The second time I saw them in concert, an on-campus A Cappella group had sprung up, and opened for them.  That was my first real taste of collegiate A Cappella.


It wasn’t bad.  But it wasn’t one that had experienced the A Cappella revolution.


Hold that word in your brain as we zip forward in time.  Somewhere in the middle of the fast-forward, there’s a short pause for The Gilmore Girls, which made a joke about collegiate A Cappella.  And a slightly longer pause for Scrubs, which had an A Cappella band.


Which was, and is, kind of a real band.  They’re called The Blanks.  They made me happy every time I saw them, for reasons I couldn’t quite explain.  Though I figured it out.


Glee added an A Cappella band to their roster: The Warblers, who became so strangely popular, they’re the only Glee band to get their own release.  Think about it.  There’s no “Best of Rachel,” but there’s a whole CD of Pop-Appella.  (Once again, I’m sorry.)


I loved that CD.  Loved it.


Then we bump up against last year.  The Sing Off. 


I don’t know that there’s much to say about it that I haven’t already said elsewhere and at length.  It was the third season, and as it turns out, it was also the final season.


Bands came out and performed, and while none of them were bad, it was a truly mixed bag.  The prize was, supposedly, a bunch of money and a recording deal, but I could see that the real prize was being on TV, starting with the first episode.


How could I tell?  A lot of the groups were people returning for a second shot, often with a new band.  Some bands were newly formed, a few weeks or months old.  Several of the groups were collegiate A Cappella bands… groups with rotating casts, at best.


And there were a few bands who… how to describe it?  They were professional A Cappella groups.  It’s what they DID.  It was like having Justin Bieber audition for American Idol.  It just didn’t make any sense.


Which I guess tells you how desperate they were for contestants.


The thing of it was, I could tell out of the gate who deserved to win.  Pentatonix. They came out and performed ET, which was an actual on-the-charts song.  And they didn’t make it all A Cappella-y.  They did not adapt it for five voices.  They adapted their voices to perform the song the way it sounded on the radio.


I spent weeks listening to it, tearing it apart in my head, trying to work out how they did it.


When they won, it wasn’t  a shock. The top two was them, and a collegiate group.  And the head of that group said, out loud, on TV, “I never really thought about a career in music.”


Well then, my friend, why in the world are you missing school to be on a musical TV show? 


Therein lay the charm of Pentatonix.  They were an actual band, and they were trying to perform actual music they way music is played today.  Remxied.  Mashed up.  With the bass and drums cranked up to the point where you can barely hear the melody.


Even more interesting, to me, was the fact that they won a record deal, which they then turned down to release their own EP.


Yes.  They actively ran away from a major label.  And now they’re on tour, and it seems like they’re doing pretty well.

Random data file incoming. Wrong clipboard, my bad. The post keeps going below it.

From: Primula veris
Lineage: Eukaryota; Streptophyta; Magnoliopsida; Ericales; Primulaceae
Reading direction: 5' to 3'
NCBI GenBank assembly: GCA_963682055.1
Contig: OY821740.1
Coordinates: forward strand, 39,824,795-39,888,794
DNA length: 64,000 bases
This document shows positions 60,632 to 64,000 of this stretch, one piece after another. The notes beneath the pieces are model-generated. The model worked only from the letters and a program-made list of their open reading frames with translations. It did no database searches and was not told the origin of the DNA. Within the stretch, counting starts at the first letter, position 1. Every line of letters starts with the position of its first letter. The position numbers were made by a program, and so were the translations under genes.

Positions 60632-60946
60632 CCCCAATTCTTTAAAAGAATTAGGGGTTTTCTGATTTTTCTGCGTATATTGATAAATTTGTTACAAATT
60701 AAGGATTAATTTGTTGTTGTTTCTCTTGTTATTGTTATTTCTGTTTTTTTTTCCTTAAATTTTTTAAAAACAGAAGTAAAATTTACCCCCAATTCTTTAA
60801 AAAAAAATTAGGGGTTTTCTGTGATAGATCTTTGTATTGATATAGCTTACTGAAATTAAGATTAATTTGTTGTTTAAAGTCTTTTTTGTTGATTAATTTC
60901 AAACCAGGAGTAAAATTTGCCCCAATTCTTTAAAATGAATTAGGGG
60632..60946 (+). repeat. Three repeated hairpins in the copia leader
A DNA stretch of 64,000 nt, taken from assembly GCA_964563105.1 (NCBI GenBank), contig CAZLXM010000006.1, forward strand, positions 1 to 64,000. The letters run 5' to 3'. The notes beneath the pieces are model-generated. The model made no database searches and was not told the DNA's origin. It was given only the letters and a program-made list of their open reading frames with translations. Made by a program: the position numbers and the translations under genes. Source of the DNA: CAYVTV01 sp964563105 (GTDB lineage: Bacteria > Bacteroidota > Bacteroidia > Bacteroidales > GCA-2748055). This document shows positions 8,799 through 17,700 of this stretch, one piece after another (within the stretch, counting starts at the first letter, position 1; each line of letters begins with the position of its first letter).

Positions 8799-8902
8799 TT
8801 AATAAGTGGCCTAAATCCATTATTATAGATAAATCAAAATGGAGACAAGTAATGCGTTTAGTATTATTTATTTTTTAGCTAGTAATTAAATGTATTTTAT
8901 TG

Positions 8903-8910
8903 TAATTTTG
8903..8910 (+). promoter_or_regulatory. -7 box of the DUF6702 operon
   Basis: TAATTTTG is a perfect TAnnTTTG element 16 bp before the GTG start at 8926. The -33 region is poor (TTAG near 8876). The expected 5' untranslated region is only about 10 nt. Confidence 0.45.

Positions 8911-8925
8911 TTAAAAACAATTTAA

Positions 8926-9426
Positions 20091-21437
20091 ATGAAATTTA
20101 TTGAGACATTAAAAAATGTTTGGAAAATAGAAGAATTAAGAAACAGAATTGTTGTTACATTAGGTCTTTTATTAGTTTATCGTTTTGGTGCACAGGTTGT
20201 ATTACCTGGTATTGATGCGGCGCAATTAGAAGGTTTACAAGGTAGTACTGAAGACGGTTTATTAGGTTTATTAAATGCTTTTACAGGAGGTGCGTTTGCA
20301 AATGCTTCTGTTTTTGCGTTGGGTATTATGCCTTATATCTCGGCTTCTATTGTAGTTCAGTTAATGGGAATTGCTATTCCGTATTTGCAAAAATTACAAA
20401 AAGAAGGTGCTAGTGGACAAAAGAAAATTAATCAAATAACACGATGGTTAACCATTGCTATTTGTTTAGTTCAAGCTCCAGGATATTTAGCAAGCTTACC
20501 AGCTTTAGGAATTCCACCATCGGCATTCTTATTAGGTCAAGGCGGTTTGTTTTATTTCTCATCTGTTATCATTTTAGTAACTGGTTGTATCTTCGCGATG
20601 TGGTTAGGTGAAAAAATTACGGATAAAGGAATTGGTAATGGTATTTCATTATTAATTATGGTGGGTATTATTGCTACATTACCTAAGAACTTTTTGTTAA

Their releases were probably my biggest happy of last year, five voices doing super-fun acrobatics, and to be honest there’s a certain “Best of” quality to their releases.


It was when their EP was released that I realized for the first time what makes A Cappella so fun.  It’s stuff you ALREADY LIKE.  And then you add in SOMETHING I LIKE DOING.


I liked being in college, and hanging out with people, and then with just the parts of our body that God gave us, we’d make really fun music.  Often arranged on the fly.  With harmonies and solos and just plain fun.


I heard there was a movie called Pitch Perfect coming out, and that it was about collegiate A Cappella.  It made sense.  I figured it was probably greenlit during the seven seconds it looked like A Cappella might become a thing.


And then… then I found out it was based on a book.


The book is a bit like Moby Dick, in that half of it is story.  It follows three college groups doing… stuff.  One is trying to recover from losing a bunch of members.  One is trying to make a new CD.  And one… I don’t even remember.  That’s how low-stakes it is.


The other parts talk about the history of A Cappella music in colleges.  Some of the details are great, like the story of the first guy to go, “We should sing the GUITAR part.”  Which is obvious, but someone had to be that guy.


Often, however, it’s depressing, because you realize these people are busting tail trying to put on these great performances… for no one.


The bestselling A Cappella CDs sell, no lie, a thousand copies.  Which is what makes the book funny, or horribly depressing.  These people are killing themselves to be the best at something that no one cares about, to be the top of the pile that no one remembers.


The movie, of course, doesn’t mention that.  It pulls the idea of a female group trying to recover after losing a bunch of members, and made a pretty standard, though very funny movie out of it.


People wondered why the judges in the movie were making fun of the singers as they performed, and I think that’s your answer: to keep the audience from doing it.


Because who cares?


Because who, besides me, still owns a Blind Man’s Bluff CD 15 years later?


I bought the Pitch Perfect soundtrack, and it is both glorious and sad.  The movie is nearly 1 hour and 50 minutes long, and the movie has about 30 minutes of music in it.